Lynching is a term used to denote a premeditated extra-judicial killing of a person by a group. Conducted openly in public places, it is intended to punish a person and intimidate a group of persons for actions disapproved by the group of perpetrators. It is an informal tool of social control displayed as a public spectacle by a group of people taking law in their hands and inflicting punishment also. The victims belong to a particular group or believe in and practice particular ideologies. Lynching is known in all societies and is still in practice though it looks like a barbarian practice.
The usage of the word “lynching” is linked with the American Revolution. Lynch Law was a term used to denote punishment without trial. Lynching incidents became common in the US during and after the Civil War. African-Americans were victims of lynching in the Reconstruction Era. Anti-Lynching bill was introduced by L.C. Dyer in the US Congress in 1918 and was passed by the House of Representatives in 1922, but blocked in the Senate. Subsequent efforts also failed until 2018 when the Senate unanimously passed the Justice for Victims of Lynching Act which is to be passed by the House of Representatives and signed by the President to become law.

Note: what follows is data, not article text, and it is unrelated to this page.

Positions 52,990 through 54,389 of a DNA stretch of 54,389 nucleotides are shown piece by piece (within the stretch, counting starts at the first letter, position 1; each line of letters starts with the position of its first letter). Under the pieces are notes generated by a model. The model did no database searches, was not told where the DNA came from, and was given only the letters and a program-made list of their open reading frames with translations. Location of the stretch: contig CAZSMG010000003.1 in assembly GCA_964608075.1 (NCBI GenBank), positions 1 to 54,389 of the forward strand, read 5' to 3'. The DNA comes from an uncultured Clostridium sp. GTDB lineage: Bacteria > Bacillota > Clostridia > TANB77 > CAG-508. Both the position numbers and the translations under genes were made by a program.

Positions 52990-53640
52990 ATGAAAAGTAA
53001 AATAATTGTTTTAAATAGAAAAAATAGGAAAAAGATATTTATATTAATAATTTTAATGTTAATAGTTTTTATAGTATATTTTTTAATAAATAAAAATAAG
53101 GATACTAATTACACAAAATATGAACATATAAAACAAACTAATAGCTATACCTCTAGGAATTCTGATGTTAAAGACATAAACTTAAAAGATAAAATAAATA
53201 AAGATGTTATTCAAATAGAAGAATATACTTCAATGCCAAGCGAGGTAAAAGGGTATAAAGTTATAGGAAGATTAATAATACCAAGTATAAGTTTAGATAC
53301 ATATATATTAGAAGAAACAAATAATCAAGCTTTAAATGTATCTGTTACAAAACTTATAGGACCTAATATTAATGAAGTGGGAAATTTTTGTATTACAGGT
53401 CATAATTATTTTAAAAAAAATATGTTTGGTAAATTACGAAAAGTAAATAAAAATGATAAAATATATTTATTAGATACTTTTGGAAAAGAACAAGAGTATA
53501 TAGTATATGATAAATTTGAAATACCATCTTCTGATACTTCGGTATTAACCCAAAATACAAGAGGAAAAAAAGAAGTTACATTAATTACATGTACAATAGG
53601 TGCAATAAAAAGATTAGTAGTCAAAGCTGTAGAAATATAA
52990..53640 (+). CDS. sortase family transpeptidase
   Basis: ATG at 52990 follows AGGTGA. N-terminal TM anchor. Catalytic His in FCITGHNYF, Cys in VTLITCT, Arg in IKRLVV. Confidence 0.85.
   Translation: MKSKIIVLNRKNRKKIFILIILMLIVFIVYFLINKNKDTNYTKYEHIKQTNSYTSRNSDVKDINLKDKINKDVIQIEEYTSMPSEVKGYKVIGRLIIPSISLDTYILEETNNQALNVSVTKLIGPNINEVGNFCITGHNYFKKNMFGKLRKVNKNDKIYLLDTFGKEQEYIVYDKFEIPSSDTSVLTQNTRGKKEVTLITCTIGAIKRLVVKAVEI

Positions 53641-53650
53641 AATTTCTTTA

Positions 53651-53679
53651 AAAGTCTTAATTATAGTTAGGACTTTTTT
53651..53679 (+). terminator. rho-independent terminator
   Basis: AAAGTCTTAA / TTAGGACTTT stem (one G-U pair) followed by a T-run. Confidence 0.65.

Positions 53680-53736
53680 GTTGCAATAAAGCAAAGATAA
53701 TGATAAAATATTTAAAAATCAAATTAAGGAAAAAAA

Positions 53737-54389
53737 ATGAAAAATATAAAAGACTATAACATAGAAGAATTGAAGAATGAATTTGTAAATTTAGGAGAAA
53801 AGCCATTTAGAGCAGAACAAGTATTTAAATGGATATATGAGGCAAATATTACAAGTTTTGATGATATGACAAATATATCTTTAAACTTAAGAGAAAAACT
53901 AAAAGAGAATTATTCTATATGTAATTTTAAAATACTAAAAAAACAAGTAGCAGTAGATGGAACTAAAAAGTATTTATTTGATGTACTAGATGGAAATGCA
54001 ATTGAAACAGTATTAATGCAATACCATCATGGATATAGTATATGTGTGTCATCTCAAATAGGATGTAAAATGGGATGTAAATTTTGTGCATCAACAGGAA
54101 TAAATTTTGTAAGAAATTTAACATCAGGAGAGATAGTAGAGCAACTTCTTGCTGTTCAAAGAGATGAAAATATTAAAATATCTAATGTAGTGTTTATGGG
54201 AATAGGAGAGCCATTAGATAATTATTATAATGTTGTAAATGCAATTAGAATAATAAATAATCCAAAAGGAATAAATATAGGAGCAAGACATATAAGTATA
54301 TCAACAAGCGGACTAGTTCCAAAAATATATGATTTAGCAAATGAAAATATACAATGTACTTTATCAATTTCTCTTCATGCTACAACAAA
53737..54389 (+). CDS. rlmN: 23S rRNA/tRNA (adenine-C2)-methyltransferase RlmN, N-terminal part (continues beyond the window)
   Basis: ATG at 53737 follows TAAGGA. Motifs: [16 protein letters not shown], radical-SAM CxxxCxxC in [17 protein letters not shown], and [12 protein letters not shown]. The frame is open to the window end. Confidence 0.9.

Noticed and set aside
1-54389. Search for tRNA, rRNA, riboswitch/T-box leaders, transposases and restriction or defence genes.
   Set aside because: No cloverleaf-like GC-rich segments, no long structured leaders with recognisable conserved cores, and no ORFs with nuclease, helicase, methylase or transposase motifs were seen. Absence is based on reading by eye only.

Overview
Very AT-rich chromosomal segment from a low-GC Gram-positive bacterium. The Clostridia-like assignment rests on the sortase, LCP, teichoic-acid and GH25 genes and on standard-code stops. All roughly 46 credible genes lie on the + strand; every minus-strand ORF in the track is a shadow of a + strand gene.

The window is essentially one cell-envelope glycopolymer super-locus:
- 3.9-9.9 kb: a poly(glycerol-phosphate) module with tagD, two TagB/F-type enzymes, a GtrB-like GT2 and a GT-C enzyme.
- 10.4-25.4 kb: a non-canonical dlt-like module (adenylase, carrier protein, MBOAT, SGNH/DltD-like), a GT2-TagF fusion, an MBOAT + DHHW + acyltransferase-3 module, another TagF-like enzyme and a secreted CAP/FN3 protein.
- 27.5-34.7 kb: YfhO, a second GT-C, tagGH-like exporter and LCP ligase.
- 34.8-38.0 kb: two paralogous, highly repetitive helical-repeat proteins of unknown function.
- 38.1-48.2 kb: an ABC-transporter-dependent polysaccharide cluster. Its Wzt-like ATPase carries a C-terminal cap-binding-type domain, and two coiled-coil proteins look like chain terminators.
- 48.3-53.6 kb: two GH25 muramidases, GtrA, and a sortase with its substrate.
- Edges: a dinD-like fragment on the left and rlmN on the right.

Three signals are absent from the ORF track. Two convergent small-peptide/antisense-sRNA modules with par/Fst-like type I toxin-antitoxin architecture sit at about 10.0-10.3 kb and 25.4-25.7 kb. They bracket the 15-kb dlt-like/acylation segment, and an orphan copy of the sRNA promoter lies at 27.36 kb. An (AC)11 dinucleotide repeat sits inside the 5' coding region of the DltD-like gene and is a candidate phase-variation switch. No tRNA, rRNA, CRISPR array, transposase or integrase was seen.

One cannot help mentioning Mark Twain in this connection, who perceived the danger of America turning into “The United States of Lyncherdom”. His essay under this title was with reference to mass lynching incidents in Pierce city in Missouri in 1901.